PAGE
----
There are many stakeholders on the issue of medical malpractice. Perhaps the most obvious of these stakeholders are medical practitioners. Many doctors and other practitioners are strongly in favor of reforms that will limit such things as the damages that can be sought in such lawsuits. They feel that the premiums they pay for malpractice insurance are terribly high and they argue that these premiums help to deter some people from becoming physicians. A group that is generally allied with these medical practitioners is the insurance companies. When a doctor loses a malpractice suit, it is generally the insurance company that ends up paying the damages. Therefore, the insurance companies would like to see limits on damages and they would like to see it be harder to bring suits in the first place.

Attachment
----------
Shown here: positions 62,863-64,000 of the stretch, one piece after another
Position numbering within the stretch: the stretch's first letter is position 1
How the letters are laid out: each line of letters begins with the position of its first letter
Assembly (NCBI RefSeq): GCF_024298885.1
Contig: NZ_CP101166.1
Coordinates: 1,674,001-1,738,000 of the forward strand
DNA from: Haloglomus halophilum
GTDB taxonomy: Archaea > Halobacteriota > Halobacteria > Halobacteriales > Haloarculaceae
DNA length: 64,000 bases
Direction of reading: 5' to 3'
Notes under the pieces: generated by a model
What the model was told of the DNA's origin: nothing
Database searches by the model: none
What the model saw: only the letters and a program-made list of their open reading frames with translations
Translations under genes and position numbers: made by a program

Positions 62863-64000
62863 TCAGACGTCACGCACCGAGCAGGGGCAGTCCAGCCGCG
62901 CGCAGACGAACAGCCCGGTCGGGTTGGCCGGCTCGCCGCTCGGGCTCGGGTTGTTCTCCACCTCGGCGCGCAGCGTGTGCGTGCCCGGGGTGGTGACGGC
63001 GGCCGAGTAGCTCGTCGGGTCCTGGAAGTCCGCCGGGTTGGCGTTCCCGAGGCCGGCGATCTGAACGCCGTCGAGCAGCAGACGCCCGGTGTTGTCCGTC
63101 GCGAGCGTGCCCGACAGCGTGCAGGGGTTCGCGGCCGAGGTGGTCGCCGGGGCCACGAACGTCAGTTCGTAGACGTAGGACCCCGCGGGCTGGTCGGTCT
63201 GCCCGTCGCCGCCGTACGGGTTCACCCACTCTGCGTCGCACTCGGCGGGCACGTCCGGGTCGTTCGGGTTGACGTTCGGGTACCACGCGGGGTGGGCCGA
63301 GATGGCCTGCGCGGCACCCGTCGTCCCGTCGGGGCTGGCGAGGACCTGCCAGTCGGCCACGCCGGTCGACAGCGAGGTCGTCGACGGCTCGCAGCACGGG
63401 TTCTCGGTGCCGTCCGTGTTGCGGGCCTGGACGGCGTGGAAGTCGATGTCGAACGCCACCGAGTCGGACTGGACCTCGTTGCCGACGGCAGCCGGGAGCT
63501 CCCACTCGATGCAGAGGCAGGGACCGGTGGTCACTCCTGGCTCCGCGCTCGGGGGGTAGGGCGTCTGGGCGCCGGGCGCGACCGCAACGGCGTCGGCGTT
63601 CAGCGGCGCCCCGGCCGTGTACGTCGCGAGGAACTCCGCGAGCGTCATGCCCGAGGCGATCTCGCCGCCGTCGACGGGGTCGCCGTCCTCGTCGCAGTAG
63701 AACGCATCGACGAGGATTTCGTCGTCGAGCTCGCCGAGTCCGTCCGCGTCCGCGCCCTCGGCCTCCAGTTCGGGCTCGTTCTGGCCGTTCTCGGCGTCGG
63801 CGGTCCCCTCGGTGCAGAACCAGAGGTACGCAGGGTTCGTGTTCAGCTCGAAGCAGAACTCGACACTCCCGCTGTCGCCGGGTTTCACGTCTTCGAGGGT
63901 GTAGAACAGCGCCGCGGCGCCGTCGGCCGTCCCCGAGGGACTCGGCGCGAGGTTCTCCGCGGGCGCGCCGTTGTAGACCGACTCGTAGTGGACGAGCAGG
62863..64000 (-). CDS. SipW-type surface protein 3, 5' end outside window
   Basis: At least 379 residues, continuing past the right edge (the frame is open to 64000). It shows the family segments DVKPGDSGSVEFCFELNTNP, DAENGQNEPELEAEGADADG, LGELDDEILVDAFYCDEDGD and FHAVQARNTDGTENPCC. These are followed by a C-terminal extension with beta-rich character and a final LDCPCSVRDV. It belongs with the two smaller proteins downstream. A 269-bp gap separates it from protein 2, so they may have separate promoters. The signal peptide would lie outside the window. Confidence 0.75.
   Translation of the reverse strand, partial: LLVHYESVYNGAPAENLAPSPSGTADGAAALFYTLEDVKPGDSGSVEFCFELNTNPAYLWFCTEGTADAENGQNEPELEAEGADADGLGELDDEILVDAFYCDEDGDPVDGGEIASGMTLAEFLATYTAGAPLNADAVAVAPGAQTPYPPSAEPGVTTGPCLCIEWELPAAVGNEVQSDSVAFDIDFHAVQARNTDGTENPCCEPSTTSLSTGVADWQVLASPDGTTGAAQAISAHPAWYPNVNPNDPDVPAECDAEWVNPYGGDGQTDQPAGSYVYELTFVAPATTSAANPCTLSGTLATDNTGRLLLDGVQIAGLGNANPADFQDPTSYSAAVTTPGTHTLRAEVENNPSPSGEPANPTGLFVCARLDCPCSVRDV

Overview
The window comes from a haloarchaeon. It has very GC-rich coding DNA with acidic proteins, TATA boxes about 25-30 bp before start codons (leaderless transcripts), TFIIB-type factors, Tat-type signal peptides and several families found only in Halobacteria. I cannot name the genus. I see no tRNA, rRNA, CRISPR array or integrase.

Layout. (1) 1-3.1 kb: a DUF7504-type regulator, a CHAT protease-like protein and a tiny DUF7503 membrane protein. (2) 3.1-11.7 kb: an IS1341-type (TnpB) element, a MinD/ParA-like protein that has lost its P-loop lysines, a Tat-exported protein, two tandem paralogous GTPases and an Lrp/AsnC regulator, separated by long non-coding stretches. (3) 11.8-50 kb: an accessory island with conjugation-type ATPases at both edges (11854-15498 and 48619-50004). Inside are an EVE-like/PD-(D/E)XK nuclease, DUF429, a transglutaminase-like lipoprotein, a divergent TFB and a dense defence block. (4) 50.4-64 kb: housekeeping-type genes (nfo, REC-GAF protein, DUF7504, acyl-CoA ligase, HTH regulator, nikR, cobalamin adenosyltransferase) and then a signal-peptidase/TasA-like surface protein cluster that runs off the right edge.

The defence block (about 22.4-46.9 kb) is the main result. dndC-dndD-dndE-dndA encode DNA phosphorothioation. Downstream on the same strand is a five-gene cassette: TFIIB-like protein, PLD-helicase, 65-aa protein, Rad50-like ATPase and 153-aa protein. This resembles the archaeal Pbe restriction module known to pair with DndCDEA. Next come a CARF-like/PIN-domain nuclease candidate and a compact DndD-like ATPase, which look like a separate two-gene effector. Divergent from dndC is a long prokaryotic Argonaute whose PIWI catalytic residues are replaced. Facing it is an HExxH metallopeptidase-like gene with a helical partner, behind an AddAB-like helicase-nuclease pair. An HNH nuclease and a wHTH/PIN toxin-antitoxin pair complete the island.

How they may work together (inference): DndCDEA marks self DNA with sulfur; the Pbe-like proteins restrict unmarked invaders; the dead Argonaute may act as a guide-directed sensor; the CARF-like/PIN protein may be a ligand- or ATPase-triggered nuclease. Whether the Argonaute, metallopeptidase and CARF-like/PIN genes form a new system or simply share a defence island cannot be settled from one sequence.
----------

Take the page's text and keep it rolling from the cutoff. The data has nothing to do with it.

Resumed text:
The group with the largest stake in opposing medical malpractice reform is trial lawyers. The lawyers who bring malpractice suits often work on a contingency fee basis. They benefit from the possibility of larger damages because such damages allow them to collect higher fees. Therefore, they are generally opposed to the idea of limitations on malpractice suits.